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Staying "incognito" in the New Year

happy new year private incognito
happy new year incognito

2023 sure was a busy year for cybercrime. From the hacks at T-Mobile and 23andMe to critical infrastructure in Guam and the Ukranian military. But those are all really big and far away problems that most of us have a hard time relating to. What about the under-the-radar 4-year long class action lawsuit Google settled just yesterday about how they are still spying on users browsing in "Incognito" mode.

So what's going on here?

You would think that using Chrome in “Incognito” means that what you're searching for and viewing won’t be traceable. Nope, it's a deception. It turns out Google still tracks everything, recording who your friends are, what your hobbies are, what you like to eat, what movies you watch, where and when you like to shop, what your favorite vacation destinations are, what your favorite color is, and even the most intimate and potentially embarrassing things you browse on the internet — regardless of whether you follow Google’s advice to keep your activities "private." They're more thorough than even George Orwell could have imagined.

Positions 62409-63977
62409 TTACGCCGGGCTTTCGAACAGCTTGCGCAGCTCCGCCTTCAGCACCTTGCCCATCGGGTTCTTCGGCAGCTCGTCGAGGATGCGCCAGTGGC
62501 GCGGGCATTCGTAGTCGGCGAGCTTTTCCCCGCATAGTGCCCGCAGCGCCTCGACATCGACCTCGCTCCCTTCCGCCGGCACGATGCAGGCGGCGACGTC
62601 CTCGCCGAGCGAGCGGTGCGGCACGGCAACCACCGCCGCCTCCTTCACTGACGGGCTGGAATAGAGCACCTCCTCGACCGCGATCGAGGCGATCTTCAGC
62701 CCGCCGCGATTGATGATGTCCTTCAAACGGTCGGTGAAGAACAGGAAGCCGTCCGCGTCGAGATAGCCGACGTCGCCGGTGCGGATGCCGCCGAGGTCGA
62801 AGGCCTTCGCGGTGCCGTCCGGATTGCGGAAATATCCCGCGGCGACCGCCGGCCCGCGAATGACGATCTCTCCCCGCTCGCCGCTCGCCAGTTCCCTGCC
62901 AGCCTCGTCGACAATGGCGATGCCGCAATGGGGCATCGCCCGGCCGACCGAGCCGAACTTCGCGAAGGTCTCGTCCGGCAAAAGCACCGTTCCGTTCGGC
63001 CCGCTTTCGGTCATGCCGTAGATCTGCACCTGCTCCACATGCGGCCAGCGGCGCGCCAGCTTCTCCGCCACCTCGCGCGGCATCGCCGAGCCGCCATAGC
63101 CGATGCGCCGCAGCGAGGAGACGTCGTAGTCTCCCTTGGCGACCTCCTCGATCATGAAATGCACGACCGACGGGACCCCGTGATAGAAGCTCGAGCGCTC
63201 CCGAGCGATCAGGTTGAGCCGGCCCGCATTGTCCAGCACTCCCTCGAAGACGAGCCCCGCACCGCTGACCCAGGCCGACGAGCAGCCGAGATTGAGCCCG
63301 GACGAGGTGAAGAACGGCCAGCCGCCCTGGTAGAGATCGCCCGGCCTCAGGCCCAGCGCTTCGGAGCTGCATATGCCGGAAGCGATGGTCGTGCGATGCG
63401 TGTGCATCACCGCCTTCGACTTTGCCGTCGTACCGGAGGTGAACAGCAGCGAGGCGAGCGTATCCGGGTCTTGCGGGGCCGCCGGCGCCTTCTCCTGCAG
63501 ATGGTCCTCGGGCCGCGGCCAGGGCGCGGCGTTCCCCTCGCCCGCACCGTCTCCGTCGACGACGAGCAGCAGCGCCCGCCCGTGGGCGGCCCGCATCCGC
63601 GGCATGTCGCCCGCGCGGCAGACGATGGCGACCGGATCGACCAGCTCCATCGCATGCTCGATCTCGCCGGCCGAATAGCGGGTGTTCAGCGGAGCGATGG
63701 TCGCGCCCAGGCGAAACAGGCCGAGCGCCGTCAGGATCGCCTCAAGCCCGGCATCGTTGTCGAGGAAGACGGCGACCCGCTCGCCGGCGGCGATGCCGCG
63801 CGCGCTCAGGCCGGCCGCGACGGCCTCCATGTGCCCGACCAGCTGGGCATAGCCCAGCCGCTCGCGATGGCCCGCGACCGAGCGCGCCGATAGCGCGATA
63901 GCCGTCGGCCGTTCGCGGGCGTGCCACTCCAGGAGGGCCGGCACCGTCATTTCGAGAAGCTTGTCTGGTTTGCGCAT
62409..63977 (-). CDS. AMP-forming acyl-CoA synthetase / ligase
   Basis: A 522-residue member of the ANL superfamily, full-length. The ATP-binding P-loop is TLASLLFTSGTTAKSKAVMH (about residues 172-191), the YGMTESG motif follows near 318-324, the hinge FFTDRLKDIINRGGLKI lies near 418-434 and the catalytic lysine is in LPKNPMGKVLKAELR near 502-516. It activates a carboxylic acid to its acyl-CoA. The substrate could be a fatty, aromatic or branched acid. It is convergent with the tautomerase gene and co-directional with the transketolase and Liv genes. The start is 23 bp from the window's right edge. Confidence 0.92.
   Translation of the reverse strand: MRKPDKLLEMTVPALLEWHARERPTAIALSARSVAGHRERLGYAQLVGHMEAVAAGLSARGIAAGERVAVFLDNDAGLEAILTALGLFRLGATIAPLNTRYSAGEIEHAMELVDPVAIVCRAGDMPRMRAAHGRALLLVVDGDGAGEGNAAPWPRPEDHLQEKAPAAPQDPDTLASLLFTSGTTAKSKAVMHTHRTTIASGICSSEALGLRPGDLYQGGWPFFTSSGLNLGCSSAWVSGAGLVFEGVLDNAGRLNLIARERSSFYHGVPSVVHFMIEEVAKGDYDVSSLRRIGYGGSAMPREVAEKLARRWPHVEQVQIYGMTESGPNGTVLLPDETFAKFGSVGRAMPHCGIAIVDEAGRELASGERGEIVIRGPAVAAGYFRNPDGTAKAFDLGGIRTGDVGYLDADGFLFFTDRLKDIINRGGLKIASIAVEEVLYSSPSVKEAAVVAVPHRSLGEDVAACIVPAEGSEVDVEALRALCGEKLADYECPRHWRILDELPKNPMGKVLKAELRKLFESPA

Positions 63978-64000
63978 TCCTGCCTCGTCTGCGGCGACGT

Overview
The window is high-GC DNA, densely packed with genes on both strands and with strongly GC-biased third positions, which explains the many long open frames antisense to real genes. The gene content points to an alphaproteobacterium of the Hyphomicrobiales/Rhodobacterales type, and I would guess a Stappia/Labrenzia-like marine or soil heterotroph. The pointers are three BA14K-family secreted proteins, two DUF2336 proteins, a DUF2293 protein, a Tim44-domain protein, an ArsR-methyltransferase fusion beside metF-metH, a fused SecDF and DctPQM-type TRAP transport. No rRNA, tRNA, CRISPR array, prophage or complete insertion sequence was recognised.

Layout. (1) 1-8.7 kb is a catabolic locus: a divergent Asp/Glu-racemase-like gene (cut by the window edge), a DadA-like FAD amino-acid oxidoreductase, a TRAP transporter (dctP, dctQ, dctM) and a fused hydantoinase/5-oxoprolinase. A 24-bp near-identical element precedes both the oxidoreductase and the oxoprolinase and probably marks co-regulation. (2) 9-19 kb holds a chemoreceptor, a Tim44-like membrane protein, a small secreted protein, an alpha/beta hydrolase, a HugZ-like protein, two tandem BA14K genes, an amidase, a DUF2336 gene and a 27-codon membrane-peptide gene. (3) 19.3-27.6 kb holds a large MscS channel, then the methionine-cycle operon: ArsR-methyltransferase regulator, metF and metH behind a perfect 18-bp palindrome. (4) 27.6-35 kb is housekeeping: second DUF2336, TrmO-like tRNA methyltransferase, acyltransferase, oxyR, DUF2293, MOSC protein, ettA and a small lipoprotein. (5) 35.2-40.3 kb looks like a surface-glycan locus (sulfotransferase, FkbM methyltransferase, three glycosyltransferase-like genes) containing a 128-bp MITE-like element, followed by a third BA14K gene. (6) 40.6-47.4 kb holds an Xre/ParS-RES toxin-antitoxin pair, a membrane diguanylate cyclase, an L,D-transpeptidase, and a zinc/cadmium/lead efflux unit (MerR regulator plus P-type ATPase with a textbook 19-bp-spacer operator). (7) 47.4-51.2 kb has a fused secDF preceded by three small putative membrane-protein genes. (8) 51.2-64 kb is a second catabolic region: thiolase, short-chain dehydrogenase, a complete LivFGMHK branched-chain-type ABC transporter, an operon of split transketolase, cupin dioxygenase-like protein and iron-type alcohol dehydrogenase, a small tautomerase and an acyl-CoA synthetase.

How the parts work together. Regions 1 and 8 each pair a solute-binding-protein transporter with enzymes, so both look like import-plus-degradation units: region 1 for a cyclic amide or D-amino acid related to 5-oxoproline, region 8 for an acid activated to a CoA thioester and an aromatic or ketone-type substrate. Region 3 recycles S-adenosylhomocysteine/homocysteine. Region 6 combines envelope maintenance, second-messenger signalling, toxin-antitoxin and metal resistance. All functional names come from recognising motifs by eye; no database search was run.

What do you recommend?

There are some legitimate use cases for browsing the internet without being tracked, such as using a public computer, being able to sign-into multiple accounts, avoiding unwanted cookies and tracking that other websites use to monitor your browsing habits and online shopping and travel booking, which often charge different prices based on your browsing history. If you've ever had flight prices go up after repeated searches in a short period, that's what's happening.

For now, a good alternative is to use the Firefox browser in Private Browsing mode. This mode blocks tracking cookies by default and erases your browsing history, cookies, and online information from your computer when you close the browser window.

Firefox offers more privacy than Chrome but it will not make you completely anonymous on the internet. Your Internet provider and employer can still gather information about the pages you visit, even when using Private Browsing mode and it won't protect against keyloggers or spyware that may have infected your computer.

For more privacy features beyond what Private Browsing offers, consider using a VPN service and check the settings within the Firefox browser itself to maximize your privacy. Here's a great guide on how to do this from NordVPN.

Unfortunately the Internet isn't free - the data accumulated about you is what's being tracked, bought and sold. Hopefully these tips can keep you a little safer in the New Year.

Stay safe out there.


New Friday Funnies

What do Alcoholics call New Year’s Eve? Amateur night.


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